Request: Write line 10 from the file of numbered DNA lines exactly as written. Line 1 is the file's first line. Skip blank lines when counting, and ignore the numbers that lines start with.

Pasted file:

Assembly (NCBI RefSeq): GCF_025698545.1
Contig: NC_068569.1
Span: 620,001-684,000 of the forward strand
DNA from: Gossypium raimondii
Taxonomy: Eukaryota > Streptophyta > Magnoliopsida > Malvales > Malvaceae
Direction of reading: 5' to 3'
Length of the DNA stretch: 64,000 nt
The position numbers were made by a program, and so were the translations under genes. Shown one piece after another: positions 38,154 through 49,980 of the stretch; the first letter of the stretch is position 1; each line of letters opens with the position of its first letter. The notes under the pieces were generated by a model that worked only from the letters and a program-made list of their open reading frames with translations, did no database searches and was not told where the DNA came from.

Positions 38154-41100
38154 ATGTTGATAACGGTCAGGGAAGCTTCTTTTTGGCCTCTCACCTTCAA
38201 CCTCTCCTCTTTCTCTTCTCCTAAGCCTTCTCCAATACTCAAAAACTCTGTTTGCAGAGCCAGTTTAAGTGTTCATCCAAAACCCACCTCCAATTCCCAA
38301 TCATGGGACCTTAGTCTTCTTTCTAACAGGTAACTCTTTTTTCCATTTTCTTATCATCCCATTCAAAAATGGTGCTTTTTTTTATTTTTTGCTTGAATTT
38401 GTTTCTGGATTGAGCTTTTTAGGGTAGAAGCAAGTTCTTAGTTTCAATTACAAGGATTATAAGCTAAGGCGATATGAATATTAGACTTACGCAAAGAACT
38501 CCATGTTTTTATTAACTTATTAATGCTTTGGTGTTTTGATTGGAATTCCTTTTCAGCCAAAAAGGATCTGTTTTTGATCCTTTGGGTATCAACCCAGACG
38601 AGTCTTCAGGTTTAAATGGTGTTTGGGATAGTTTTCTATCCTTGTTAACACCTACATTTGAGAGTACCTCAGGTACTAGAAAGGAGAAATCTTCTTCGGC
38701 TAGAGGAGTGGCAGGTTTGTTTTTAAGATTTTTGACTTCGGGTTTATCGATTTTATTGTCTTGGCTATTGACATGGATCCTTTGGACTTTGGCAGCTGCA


38154 ATGTTGATAACGGTCAGGGAAGCTTCTTTTTGGCCTCTCACCTTCAA